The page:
Finance: Research, Policy and Anecdotes

Politics and finance - a conference report

The past two days saw our first London Political Finance workshop, co-organised by Orkun Saka, Paolo Volpin and I – on-line rather than in person. We had nine excellent papers plus a keynote speech by Sir Tim Besley on the political economy implication of the COVID-19 crisis responses.  I will not discuss all the papers in this blog entry but focus on a few that were especially interesting for me.

 

The first session featured two interesting papers on the rise of right-wing populist parties in the wake of bank failures.  First, Hans Joachim Voth and co-authors use micro-level data to relate a banking crisis in 1931 and the electoral rise of the Nazi Party in Germany. Two large banks were at the core of the crisis, Danatbank and Dresdner Bank. Cities with a higher share of firms connected to either bank saw larger income declines, and unemployment rose more. However, only towns and cities affected by the failure of Danatbank (which had a Jewish CEO) show evidence of voting for the Nazis above and beyond economic factors.  This can be directly linked to Nazi propaganda blaming the economic and financial crisis on the Jewish population.  The second paper in the same session by Emil Verner links borrower fragility post-2008 in Hungary to the rise of the right-wing Jobbik. Before 2008, a mortgage credit boom in Hungary was driven by Swiss-Franc loans (lower interest rates), with both lenders and borrowers counting on the Hungarian Forint to appreciate vis-à-vis the Swiss Franc over time (in line with the Samuelson-Balassa effect). When in the wake of the Global Financial Crisis the Forint depreciated, Swiss Franc borrowers suffered. Using exogenous variation in the attractiveness of Swiss Franc loans, the authors then show how the post-2008 fragility is correlated with the geographic variation in the rise of the right-wing Jobbik party.

 

Travers Barclay Child and c-authors use the surprise of Donald Trump’s election in 2016 to identify the value of sudden connectedness to the US President among S&P 500 firms with pre-existing ties to the businessman Trump. They show that Trump-connected firms (though only business- and not socially related) had significantly higher abnormal stock returns around the 2016 election than their nonconnected counterparts, which translates to $1.2 and $2.4 billion in wealth creation for shareholders. Since Trump’s inauguration, connected firms showed better performance, were more likely to receive government procurement contracts, and were less subject to unfavourable regulatory actions.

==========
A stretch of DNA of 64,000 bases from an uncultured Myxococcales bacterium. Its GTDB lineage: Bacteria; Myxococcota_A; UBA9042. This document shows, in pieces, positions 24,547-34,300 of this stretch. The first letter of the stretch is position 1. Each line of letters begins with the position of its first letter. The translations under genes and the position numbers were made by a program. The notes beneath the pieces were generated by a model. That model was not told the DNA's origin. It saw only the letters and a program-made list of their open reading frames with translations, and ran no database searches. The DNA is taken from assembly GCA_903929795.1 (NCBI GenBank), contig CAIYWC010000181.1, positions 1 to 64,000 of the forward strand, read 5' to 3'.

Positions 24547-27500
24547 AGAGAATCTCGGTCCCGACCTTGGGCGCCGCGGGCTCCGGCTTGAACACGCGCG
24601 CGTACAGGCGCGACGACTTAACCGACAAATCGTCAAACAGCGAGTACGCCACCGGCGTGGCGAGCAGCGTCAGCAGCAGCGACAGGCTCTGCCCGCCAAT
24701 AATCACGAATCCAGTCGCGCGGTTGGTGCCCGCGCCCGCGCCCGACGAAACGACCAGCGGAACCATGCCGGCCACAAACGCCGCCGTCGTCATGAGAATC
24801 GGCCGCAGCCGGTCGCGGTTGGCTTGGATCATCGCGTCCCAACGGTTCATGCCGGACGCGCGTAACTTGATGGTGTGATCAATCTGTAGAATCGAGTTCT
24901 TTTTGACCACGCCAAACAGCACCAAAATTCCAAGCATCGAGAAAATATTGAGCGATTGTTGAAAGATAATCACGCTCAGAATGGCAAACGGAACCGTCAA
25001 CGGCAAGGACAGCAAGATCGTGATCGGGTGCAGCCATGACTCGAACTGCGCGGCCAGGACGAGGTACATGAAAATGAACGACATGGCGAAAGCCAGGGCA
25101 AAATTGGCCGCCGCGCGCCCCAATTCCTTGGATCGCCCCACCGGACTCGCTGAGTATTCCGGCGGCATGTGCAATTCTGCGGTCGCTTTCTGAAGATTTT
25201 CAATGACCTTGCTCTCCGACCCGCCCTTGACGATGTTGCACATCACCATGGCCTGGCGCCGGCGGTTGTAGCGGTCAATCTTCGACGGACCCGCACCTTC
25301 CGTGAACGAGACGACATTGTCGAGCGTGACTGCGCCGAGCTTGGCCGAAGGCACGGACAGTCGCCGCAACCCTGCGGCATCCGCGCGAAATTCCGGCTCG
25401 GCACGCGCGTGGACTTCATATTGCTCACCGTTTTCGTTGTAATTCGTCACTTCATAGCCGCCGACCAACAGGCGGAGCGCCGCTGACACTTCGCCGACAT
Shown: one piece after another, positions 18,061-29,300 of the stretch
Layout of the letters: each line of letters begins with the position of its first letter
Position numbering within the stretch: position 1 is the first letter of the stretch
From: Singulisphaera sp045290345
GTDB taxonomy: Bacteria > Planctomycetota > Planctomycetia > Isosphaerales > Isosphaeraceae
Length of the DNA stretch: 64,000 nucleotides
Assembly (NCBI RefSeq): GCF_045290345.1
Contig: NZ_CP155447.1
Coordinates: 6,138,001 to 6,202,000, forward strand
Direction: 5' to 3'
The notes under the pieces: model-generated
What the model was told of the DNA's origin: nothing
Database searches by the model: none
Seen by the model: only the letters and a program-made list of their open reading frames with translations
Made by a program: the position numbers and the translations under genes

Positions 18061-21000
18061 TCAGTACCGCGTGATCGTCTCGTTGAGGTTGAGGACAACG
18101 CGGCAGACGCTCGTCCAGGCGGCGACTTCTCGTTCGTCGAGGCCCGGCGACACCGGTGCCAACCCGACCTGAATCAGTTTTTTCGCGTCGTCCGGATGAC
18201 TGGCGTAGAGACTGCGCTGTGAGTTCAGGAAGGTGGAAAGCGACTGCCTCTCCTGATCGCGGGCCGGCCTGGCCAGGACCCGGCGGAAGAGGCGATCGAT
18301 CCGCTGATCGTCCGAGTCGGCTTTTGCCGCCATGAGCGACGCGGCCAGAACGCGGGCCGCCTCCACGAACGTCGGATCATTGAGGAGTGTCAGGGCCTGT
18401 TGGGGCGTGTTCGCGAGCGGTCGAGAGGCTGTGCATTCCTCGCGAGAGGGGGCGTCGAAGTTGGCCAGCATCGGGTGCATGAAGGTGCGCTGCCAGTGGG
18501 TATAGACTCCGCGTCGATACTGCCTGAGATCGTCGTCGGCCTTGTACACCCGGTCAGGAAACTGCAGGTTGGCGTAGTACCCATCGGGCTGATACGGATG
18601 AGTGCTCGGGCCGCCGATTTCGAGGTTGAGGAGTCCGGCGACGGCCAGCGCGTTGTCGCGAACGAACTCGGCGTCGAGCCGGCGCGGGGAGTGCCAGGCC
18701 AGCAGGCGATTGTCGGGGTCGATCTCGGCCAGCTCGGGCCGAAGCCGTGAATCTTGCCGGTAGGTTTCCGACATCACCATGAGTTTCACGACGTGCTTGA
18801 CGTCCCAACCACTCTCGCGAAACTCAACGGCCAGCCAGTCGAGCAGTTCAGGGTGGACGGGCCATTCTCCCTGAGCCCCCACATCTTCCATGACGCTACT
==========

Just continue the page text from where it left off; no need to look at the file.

Two interesting papers focused on the role of the media. April Knill and co-authors show that partisanship in television coverage influences corporate decisions. Specifically, Fox News has a clear bias in favour of Republican presidents. Exploiting the fact that the Fox News channel was not available across all of the US, they show that during George W. Bush’ presidency,  firms led by Republican-leaning managers headquartered in regions into which Fox was introduced shift upward their total investment expenditures, R&D expenditures, and leverage, compared to firms led by Republican-leaning managers headquartered elsewhere.  Ruben Durante and co-authors consider media capture by banks. Specifically, considering a sample of top European newspapers and linking them to their creditor banks, they shows that newspapers’ coverage of bank earnings announcements of their lender banks, relative to other banks, are significantly more likely to be the case in case of profits than in case of losses. This pro-lender bias is stronger for newspapers that are highly leveraged. This bias also carries over to the Eurozone crisis, when newspapers connected to banks more heavily exposed to stressed sovereign bonds are less likely to portrait banks as being responsible for the crisis and to support debt-restructuring measures detrimental to creditors.